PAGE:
Although some tribes, such as the Atsina*, believed in a supreme deity, other tribes, such as the Crow, did not. However, rituals ranging from simple rites to ceremonies lasting weeks were common to almost all of the Plains Indians. All of the Plains tribes had medicine men, or shamans, who were responsible for such activities as curing illness and locating enemies, game, or lost objects. Much importance was attached to spiritual visions, and success in life was attributed to the intervention of friendly spirits.

The culture of the Plains Indians changed radically as white settlers moved into the region. The nomadic Indians' hunting economy collapsed when the buffalo was virtually exterminated in the late 19th century, and native crafts declined as manufactured articles, such as metal utensils and cloth, were introduced. Introduced diseases and warfare with whites reduced Indian populations, and even greater disturbances resulted when the Indians were placed on reservations. Nomadic Indians found cattle a poor replacement for buffalo, and semi-sedentary groups, who considered cultivation to be women's work, resisted the change in the division of labor brought on by the introduction of the plow. Deprived of their traditional culture, many Indians became demoralized and came to depend on government aid for their subsistence.

 

*Atsina: also called Gros Ventres Of The Prairie, an offshoot of the Algonquian-speaking Arapaho tribe of North American Indians, from which they may have separated as early as 1700; they were living in what is now northern Montana and adjacent regions of Canada in late historic times and were culturally similar to other Plains tribes. Together with the Assiniboin, they were settled on Fort Belknap Reservation, Montana, where the combined population totaled fewer than 2,000 in the late 20th Century.

 

 

 

 

Secret Hidden Within You

 The Creator gathered all of Creation and said, "I want to hide

something from the humans until they are ready for it. It is the

realization that they create their own reality."  The eagle said,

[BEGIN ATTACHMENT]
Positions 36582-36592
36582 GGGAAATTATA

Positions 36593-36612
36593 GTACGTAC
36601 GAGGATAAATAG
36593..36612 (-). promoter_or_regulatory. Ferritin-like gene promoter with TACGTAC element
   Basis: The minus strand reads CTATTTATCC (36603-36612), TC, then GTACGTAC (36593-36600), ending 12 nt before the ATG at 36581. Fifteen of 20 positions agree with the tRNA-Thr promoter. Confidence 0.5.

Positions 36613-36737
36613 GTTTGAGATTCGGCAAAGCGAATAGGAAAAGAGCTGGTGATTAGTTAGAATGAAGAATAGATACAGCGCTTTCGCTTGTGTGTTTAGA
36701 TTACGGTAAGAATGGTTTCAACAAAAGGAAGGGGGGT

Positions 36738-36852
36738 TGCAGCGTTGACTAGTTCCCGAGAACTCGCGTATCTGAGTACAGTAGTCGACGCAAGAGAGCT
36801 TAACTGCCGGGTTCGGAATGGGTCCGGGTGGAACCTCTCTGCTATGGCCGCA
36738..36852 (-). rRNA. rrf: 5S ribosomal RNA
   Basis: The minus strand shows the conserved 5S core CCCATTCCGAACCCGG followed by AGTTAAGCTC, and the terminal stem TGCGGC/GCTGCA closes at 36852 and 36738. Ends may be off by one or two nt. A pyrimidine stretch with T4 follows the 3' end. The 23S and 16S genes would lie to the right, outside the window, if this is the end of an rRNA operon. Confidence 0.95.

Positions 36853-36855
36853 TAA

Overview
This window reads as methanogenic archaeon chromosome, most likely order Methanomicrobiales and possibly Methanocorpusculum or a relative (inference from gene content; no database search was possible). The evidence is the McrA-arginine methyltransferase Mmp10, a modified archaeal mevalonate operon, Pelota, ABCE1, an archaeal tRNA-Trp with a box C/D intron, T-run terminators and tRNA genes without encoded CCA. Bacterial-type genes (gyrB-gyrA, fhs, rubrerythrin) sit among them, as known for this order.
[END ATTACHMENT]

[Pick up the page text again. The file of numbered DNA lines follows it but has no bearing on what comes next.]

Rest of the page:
"Give it to me, I will take it to the moon."  The Creator said,

 "No. One day they will go there and find it." The salmon said,

 "I will bury it on the bottom of the ocean." "No. They will go there too."

The buffalo said, "I will bury it on the Great Plains."  The Creator said,

 "They will cut into the skin of the Earth and find it even there."

 Grandmother Mole, who lives in the breast of Mother Earth, and

who has no physical eyes but sees with spiritual eyes, said,

"Put it inside of them." And the Creator said, "It is done."

 ~ Author Unknown ~

Give Us Hearts to Understand

 Give us hearts to understand;  

Never to take from creation's beauty more than we give;

never to destroy wantonly for the furtherance of greed;

Never to deny to give our hands for the building of earth's beauty;

never to take from her what we cannot use.

Give us hearts to understand

That to destroy earth's music is to create confusion;

that to wreck her appearance is to blind us to beauty;

That to callously pollute her fragrance is to make a house of stench;

that as we care for her she will care for us.

We have forgotten who we are.

We have sought only our own security.

We have exploited simply for our own ends.

We have distorted our knowledge.

We have abused our power.

Great Spirit, whose dry lands thirst,

Help us to find the way to refresh your lands.

Great Spirit, whose waters are choked with debris and pollution,

help us to find the way to cleanse your waters.

Great Spirit, whose beautiful earth grows ugly with misuse,

help us to find the way to restore beauty to your handiwork.

Great Spirit, whose creatures are being destroyed,

help us to find a way to replenish them.

Great Spirit, whose gifts to us are being lost in selfishness and corruption,

help us to find the way to restore our humanity.

Oh, Great Spirit, whose voice I hear in the wind,

whose breath gives life to the world, hear me;

I need your strength and wisdom.

May I walk in Beauty
   

Thanksgiving Prayer
We return thanks to our mother, the earth, 
which sustains us. We return thanks to the rivers and streams, 
which supply us with water. We return thanks to all herbs, which furnish 
medicines for the cure of our diseases. We return thanks to the moon and stars,
 which have given to us their light when the sun was gone. We return thanks to the sun, that
 has looked upon the earth with a beneficent eye. Lastly, we return thanks to the Great Spirit, in Whom
 is embodied all goodness, and Who directs all things for the good of Her children. 

 

Great Spirit, God, Creator of All

Iroquois Prayer, adapted

Great Spirit, God, Creator of All

I welcome You into my heart, mind, body and soul

There is always room for You here.

Grant me the wisdom to heed my inner voice

And the strength to stay grounded while I sing my sacred song.

Guide me down my chosen path and give me the courage to pursue

what is available to me.

I am thankful for the lessons and grateful for my struggles;

I have not forgotten what has brought me to where I am today.

Open my heart to the healing wholeness of nature;

We are all related, and through this I will find serenity.

Great Spirit, God, Creator of All

Cleanse my spirit and wash my soul.

There is always room for You here.

       

May God bless you and guide you on your journey.

 


©Copyright Typowriters Design 2003
Art by Josephine Hall and Elan Michaels
Music by Elan Michaels